- LittleBits Adds Functionality (MakeZine) — That next big idea might come from one of the latest bits in the littleBits catalog, the cloudBit. The piece enables wi-fi control of your circuit in various configurations — from the Internet to the bit, from the bit to the internet, or from bit to bit.
- Big Data’s Big Ideas (Ben Lorica) — this is a lot of what’s on the O’Reilly radar at the moment. Excellent short summary, with links.
- Rodney Brooks and Robotics (Boston Magazine) — [The robot] Baxter’s LCD eyes will look at the spot where it’s about to reach, making its movements, from a human perspective, more predictable. “If you want a machine to be able to interact with people,” Brooks says, “it better not do things that are surprising to people.”
- FUZIX — new open source OS from Alan Cox. Runs on Z80s, mostly runs on 6502s, and in theory if it’s got 8 bits and banked RAM you can probably run Fuzix OS on it. (via Alan Cox)
Think your IT staff can protect you better than major cloud providers? Think again.
I just ran across Katie Fehrenbacher’s article in GigaOm that made a point I’ve been arguing (perhaps not strongly enough) for years. When you start talking to people about “the cloud,” you frequently run into a knee-jerk reaction: “Of course, the cloud isn’t secure.”
I have no idea what IT professionals who say stuff like this mean. Are they thinking about the stuff they post on Facebook? Or are they thinking about the data they’ve stored on Amazon? For me, the bottom line is: would I rather trust Amazon’s security staff, or would I rather trust some guy with some security cert that I’ve never heard of, but whom the HR department says is “qualified”? Read more…
Common behavior to watch out for when transitioning to a PaaS
Today I am going to cover 5 ways developers may be on a Platform as a Service (PaaS) but have not really embraced the new platform effectively. If you have done any of these things below while building your application hosted on a PaaS, like OpenShift, Heroku, or Google App Engine, don’t feel bad:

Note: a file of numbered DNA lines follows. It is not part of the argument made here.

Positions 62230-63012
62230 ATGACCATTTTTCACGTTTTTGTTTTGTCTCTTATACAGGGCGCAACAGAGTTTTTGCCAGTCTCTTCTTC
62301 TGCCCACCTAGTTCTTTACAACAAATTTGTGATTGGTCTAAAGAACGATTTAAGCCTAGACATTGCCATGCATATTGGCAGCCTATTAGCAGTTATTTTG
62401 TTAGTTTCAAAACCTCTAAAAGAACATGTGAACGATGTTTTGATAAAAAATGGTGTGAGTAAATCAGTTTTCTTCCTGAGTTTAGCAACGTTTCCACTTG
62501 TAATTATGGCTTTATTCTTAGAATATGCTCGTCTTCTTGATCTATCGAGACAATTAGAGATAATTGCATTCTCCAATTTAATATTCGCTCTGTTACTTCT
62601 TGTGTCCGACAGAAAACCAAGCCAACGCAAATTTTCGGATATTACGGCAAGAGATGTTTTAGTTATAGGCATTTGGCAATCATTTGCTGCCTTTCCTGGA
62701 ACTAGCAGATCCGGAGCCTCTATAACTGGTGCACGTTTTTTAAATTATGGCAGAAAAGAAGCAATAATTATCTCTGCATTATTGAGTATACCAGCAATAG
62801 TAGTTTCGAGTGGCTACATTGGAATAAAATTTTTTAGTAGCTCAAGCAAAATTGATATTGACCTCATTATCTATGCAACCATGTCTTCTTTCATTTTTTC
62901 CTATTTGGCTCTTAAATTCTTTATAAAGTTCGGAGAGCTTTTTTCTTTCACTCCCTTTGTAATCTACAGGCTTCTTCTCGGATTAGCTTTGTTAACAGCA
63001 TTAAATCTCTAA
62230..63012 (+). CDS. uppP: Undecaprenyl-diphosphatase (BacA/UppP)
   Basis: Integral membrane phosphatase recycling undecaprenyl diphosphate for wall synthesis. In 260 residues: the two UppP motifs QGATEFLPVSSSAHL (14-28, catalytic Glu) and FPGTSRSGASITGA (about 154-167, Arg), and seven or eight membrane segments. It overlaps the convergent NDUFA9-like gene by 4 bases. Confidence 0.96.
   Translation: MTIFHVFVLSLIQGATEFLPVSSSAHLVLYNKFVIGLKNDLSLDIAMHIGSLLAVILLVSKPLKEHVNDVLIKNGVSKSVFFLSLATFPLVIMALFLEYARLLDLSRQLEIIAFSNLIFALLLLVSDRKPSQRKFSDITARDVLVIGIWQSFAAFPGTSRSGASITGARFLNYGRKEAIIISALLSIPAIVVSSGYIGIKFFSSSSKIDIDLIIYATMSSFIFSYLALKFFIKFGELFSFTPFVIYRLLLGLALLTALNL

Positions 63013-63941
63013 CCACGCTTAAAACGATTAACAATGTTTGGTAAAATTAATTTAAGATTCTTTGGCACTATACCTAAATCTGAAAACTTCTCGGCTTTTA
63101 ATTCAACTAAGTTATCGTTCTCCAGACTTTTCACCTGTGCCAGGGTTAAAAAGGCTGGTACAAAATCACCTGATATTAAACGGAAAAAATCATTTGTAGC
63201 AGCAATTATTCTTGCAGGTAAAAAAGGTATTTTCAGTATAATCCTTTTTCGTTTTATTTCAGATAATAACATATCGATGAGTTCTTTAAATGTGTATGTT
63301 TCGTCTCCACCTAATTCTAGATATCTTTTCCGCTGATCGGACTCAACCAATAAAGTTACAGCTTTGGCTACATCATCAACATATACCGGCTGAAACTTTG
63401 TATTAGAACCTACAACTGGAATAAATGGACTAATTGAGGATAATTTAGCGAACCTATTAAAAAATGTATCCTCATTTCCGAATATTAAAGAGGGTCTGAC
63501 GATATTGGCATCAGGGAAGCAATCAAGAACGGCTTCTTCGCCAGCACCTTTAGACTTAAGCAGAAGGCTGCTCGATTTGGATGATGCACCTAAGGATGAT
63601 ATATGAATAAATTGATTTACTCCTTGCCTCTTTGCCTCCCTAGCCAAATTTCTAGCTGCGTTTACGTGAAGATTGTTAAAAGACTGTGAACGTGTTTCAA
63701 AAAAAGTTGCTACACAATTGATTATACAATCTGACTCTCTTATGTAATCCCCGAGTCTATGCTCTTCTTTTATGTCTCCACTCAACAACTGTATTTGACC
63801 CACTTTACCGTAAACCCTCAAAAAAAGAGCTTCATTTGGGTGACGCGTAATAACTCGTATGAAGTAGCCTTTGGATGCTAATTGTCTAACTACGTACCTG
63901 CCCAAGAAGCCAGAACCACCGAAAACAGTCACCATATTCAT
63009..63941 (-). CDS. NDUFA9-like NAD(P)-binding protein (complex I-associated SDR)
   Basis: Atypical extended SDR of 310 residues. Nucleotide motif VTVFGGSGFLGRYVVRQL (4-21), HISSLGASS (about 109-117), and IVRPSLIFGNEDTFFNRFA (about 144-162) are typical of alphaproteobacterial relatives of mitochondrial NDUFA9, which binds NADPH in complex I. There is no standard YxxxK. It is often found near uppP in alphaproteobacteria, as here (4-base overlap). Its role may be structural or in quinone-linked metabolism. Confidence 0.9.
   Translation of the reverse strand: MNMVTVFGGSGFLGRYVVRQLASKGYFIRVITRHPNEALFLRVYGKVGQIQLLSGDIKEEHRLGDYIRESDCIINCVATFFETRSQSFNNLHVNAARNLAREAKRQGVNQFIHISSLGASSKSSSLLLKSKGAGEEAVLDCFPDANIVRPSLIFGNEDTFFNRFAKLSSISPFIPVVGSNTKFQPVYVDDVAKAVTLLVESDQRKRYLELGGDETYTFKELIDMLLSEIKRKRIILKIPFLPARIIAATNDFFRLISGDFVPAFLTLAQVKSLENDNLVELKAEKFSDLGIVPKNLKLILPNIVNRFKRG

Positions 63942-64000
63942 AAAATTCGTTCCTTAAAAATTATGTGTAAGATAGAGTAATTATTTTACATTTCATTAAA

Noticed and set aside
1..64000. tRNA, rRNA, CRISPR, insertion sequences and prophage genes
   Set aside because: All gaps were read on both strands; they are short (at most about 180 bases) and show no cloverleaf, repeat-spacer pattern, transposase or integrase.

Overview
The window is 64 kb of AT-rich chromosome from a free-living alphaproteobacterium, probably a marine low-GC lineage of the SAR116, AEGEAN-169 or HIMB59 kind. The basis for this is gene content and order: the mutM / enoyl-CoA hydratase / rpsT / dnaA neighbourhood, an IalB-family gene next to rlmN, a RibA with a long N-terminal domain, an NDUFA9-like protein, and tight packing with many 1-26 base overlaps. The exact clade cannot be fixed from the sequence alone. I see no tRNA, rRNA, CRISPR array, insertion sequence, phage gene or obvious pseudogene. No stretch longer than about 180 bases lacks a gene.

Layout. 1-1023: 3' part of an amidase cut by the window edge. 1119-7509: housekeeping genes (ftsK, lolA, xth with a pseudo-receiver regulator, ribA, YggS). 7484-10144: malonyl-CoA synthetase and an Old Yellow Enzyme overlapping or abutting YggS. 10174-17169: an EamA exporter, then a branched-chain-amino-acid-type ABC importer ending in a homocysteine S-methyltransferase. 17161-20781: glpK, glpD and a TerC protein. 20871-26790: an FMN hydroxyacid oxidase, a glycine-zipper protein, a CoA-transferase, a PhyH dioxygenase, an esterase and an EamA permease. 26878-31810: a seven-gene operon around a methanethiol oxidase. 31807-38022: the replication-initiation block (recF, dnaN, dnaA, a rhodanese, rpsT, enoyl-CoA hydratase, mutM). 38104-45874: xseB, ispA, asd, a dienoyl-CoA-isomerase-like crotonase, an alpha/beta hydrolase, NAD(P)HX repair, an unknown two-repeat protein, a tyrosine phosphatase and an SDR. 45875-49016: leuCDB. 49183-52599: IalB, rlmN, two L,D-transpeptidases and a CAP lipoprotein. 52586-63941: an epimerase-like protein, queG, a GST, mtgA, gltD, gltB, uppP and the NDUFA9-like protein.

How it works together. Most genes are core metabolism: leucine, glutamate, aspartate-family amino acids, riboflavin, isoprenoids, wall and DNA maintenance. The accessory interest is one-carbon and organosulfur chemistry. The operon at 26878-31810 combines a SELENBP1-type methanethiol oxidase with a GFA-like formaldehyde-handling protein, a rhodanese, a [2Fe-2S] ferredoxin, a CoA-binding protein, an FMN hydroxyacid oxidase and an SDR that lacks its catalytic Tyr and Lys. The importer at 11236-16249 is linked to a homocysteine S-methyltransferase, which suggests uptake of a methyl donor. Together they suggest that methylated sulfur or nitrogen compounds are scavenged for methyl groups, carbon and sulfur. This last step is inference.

- PaaS is a relatively new concept in the development world and I think some of these patterns are only recently coming to light
- I have seen veteran developers making these mistakes as they move to the new paradigm
One piece of terminology I will use throughout the article is container. When I am using this word I am referring to the piece of the PaaS that hosts the application and does the work. An application can be composed of multiple containers and the PaaS will probably have a method to add your favorite server-side tech to the container. On OpenShift this is called a gear while on Heroku it is called a dyno.
So without further ado, let’s dig in on some of the code smells in the cloud.
Security in cloud environments better enhanced in other ways
With compliance becoming an ever-increasing priority and hybrid infrastructures becoming the norm, many traditional IT practices must evolve or die. Perhaps a widely used practice that hasn’t kept up with the evolution of compliance requirements in increasingly hybrid environments is the jump server, often called the jump box.
The original theory for jump boxes made a lot of sense. Set up a jump box as a bastion host inside of your environment that everybody logs into and then you can “jump” to any of the other boxes or servers. The jump box would be a heavily fortified gatekeeper, ensuring that only the correct users could pass it. Audit controls would be placed on the jump box to track all user activity. For those that wanted to level up, multi-factor authentication could be installed at the jump box to make it harder for an attacker to leverage stolen credentials.